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GRE Physics Prep for non-physicist

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  1. Mar 26, 2009 #1
    Hello again,

    I'm planning on apply to a few medical physics programs in the fall, most of which do not require the physics GRE subject test. However, one does, and I really want to apply there. My thoughts? It wouldn't hurt to learn some more physics. I am a nuclear engineering major, so I would have a good ways to go to be able to be competitive on the test, but what are some good things to look at in preparation for it. Does it seem like a something I can do? I know that people spend 4+ years studying physics have a hard time with the test, so I am a bit intimidated, but I can at least give it a shot.
     
  2. jcsd
  3. Mar 27, 2009 #2

    Vanadium 50

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    I think it will be difficult to cram in an undergraduate education in a few months. What you can do, though, is review what you already know so you won't lose any points that you really shouldn't.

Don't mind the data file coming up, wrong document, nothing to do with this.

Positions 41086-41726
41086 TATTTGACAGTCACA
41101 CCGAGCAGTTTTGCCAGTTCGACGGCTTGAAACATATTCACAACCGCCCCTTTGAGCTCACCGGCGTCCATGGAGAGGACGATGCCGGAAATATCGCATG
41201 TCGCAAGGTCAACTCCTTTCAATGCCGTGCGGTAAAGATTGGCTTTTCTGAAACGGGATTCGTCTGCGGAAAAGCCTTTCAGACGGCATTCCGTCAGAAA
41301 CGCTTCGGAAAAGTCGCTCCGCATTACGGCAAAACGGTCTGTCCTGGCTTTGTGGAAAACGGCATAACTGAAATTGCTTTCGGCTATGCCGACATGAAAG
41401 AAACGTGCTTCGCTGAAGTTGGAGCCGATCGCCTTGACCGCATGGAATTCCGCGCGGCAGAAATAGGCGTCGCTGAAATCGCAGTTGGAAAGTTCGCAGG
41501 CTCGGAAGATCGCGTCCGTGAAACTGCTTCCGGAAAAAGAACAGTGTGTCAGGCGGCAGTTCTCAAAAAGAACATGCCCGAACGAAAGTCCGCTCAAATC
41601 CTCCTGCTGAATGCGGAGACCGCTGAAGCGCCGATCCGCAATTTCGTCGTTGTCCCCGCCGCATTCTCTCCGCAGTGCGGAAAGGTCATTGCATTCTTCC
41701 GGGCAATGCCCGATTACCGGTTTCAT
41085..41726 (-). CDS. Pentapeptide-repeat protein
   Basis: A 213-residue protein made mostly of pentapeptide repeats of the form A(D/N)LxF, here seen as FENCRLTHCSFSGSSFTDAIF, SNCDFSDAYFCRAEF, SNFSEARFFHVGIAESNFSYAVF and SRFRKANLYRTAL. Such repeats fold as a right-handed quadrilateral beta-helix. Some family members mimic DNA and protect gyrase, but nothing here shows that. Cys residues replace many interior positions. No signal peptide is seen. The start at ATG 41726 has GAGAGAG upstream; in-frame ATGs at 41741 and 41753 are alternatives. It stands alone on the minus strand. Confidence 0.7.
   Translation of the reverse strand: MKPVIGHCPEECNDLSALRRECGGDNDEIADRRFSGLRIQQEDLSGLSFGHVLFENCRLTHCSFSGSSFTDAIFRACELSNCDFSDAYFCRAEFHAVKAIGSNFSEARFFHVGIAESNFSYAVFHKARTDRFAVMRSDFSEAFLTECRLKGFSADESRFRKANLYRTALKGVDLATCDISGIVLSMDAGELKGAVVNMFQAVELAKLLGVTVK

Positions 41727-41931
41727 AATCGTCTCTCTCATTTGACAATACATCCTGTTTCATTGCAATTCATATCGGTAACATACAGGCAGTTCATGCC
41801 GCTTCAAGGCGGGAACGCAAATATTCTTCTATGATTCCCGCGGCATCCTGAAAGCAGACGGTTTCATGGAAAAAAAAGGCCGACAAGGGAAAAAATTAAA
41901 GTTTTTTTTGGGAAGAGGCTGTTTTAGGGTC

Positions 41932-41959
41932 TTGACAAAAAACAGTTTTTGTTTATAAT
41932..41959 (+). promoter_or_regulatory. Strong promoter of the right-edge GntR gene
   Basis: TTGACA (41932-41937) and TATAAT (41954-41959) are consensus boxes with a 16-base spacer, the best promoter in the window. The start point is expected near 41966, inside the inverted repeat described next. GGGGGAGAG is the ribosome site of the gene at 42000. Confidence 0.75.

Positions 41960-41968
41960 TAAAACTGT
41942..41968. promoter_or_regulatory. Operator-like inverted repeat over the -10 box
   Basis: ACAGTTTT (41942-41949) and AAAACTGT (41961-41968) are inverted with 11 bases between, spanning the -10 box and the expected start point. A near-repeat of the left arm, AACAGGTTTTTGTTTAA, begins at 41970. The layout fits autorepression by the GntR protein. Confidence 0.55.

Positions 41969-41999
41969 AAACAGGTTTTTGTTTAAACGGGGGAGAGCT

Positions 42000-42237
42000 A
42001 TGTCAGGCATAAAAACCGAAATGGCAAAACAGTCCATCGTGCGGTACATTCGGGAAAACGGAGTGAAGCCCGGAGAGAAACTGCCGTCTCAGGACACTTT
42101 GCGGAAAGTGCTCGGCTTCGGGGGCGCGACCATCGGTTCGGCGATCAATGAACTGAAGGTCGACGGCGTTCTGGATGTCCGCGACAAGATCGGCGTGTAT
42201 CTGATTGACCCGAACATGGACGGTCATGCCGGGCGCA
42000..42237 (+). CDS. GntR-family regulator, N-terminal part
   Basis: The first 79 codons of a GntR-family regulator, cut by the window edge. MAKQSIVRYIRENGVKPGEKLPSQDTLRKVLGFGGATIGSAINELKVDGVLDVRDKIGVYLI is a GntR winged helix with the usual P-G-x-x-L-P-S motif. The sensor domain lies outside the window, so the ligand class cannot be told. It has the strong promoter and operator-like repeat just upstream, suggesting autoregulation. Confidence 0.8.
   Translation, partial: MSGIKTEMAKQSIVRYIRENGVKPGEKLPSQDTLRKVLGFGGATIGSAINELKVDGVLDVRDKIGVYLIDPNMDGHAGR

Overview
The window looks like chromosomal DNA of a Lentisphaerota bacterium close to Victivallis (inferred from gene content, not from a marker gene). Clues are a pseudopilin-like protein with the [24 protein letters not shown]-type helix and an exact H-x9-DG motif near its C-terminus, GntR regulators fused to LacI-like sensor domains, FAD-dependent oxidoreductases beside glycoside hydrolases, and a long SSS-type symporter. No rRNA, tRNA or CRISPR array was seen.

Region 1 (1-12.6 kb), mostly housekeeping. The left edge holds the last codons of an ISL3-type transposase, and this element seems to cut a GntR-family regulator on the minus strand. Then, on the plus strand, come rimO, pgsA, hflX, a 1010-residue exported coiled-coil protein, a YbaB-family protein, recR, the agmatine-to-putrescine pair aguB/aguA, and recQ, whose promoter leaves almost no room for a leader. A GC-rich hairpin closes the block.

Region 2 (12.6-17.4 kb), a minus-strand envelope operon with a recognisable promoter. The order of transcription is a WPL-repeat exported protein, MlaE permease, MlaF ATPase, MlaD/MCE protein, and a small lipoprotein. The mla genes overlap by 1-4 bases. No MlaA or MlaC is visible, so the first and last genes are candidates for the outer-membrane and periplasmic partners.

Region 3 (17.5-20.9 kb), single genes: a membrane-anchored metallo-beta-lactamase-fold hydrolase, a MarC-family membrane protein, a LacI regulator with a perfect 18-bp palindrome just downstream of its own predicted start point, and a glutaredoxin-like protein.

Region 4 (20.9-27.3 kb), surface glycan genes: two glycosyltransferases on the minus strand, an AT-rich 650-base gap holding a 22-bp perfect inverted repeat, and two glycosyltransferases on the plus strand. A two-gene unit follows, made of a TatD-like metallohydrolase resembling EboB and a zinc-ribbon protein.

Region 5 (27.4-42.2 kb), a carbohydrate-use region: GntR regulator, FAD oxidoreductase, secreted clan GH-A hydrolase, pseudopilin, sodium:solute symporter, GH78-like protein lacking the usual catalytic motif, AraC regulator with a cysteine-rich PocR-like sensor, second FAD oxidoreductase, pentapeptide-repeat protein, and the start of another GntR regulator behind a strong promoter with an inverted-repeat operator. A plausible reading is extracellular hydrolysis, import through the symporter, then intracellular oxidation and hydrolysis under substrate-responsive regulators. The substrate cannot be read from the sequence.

4. Mar 27, 2009 #3
    A large portion of the PGRE is from the first few subjects you'd have in a physics program. I'm sure they were part of your engineering program as well. I'd make sure you're confident in all of that material.
    A few good educated guesses on the other topics and a solid score on the subjects you should have a background for would amount to a fairly decent score. I don't know how that score will compare to students that have had the full physics background though (or how much it will matter in medical physics if you have a solid "medical" background)
     
  5. Mar 29, 2009 #4

    j93

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    As an engineering major have you taken
    Thermodynamics
    Statistical Mechanics
    E&M
    Mechanics ie. Physics I

    If you have, all you would need to do for quantum
    is a very rough understanding of the first few
    chapters Quantum Mechanics by Griffiths
    and sadly that might be overpreparation for the Quantum part.
     
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